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Try www.classicalarchives.com for extremely inexpensive downloads. Join for a year for $20 and get virtually unlimited downloads. REcordings vary from amateur to very good professional. All recordings there are in the public domain, which is why it's so cheap.

While there, I rediscovered a composer that I hadn't heard for more than 20 years (and then only in a very limited way -- I played some of his piano pieces at that time). Erno Dohnanyi. I had never heard his orchestral stuff before, and upon hearing it I was completely blown away. Absolutely beautiful. I downloaded all his stuff at classicalarchives.com and then went and bought everything I could find by him at amazon. Very interesting life story as well.

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I'm a neo-classical composer and have always been fascinated by classical music. My favorite classical piece must be Carl Orff's O Fortuna:

http://youtube.com/watch?v=lF7_PhB9coo

Now that's a great piece. Was that in the movie Conan the Barbarian? Sounds familiar.

There is also no way around Vangelis, particularly his epic "1492 - Conquest of Paradise"

http://www.youtube.com/watch?v=VJdsCm2PV80

Love it. I loved his music in Cosmos, the Sagan series as well.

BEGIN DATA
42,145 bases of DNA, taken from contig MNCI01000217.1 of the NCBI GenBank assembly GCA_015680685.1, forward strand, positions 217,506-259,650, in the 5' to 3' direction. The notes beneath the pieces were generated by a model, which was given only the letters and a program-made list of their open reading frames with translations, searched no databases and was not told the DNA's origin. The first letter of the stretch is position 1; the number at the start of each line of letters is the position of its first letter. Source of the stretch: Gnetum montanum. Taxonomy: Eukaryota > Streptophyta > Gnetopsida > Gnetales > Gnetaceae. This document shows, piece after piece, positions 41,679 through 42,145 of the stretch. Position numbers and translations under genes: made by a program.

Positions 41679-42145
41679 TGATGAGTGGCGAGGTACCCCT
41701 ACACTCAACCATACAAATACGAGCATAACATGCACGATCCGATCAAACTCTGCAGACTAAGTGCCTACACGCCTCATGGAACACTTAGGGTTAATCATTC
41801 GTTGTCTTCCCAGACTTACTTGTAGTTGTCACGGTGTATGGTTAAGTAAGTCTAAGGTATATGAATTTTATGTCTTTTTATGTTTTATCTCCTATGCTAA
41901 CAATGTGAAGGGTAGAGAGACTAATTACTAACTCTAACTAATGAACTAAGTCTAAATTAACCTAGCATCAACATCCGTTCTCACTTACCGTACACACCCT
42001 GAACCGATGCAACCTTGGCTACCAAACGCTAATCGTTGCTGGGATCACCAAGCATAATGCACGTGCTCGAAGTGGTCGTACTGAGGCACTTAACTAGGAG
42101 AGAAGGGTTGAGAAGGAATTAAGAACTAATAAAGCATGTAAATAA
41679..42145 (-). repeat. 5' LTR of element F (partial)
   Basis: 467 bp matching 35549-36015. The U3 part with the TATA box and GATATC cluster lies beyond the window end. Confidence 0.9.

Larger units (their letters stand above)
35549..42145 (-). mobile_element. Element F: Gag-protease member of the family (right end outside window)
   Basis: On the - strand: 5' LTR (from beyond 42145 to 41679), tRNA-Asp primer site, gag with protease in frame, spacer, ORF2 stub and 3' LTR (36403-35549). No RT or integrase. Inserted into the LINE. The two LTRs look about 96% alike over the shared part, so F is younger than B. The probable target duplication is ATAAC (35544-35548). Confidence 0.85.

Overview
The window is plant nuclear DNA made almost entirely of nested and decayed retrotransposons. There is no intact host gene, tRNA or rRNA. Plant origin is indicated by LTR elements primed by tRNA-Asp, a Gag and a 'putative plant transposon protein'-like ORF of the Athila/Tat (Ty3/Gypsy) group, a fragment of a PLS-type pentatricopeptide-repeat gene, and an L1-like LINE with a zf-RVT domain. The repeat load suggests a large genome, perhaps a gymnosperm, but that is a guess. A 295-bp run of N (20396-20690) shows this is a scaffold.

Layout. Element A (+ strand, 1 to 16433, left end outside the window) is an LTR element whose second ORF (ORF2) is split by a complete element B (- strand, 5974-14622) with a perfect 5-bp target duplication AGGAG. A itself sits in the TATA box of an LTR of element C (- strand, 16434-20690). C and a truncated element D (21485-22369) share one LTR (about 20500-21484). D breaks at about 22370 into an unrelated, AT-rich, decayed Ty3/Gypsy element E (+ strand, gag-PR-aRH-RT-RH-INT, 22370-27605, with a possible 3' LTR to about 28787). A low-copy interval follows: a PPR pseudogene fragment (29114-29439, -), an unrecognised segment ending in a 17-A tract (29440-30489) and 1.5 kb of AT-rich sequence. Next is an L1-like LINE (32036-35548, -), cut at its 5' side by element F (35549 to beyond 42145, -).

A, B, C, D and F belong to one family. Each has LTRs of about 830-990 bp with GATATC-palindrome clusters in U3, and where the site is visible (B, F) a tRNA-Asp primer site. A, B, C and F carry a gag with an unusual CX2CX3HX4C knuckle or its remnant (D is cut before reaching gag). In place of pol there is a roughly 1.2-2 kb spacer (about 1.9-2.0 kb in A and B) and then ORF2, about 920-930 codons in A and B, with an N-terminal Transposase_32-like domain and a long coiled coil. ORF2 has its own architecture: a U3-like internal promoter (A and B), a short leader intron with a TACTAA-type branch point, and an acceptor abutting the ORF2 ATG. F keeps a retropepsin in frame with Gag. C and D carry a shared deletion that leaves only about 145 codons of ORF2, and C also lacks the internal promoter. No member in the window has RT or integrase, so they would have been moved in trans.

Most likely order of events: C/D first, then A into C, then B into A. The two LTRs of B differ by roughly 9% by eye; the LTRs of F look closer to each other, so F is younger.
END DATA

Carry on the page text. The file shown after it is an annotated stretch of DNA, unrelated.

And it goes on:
In fact, here is a Cosmos promo, so you can enjoy the music and Sagan's description of the cosmos.

Don't ask my why a muslim put this up. Sagan was an atheist.

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It was obviously well past my bed time when I wrote Wagner.

It's all good. :D

Tell me this though. Have you listened to the whole of "Also Sprach Zarathustra", or just the Einleitung (i.e. the famous piece from 2001)?

I found most of the rest quite dull, you?

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It's all good. :D

Tell me this though. Have you listened to the whole of "Also Sprach Zarathustra", or just the Einleitung (i.e. the famous piece from 2001)?

I found most of the rest quite dull, you?

I have listened extensively to the rest of it, and I understand your reaction to it. Most of it is in my opinion not very memorable. I've learned over the years that actually being able to remember a piece is a good indication of whether it is *worth* remembering. If a song or piece is not quickly recognizable or memorable, then it is usually not a good piece.

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  • 2 months later...

I was a little surprised as I looked through this thread, expecting to see a lot of pontifications about what is good music from the standpoint of Randian aesthetics. Of course, Rand's musings in the realm of music were sparse, no doubt because music, of all the arts, is the least capable of having philosophical content.

I've been a lover of serious music all my life, and have been moved by composers as disparate as Bach and Mozart to Arvo Part and John Tavener. I've often wondered why I found pleasure in such widely divergent styles and genres. I concluded long ago that philosophy and "sense of life" have nothing to do with musical appreciation. Now I am even more certain of this.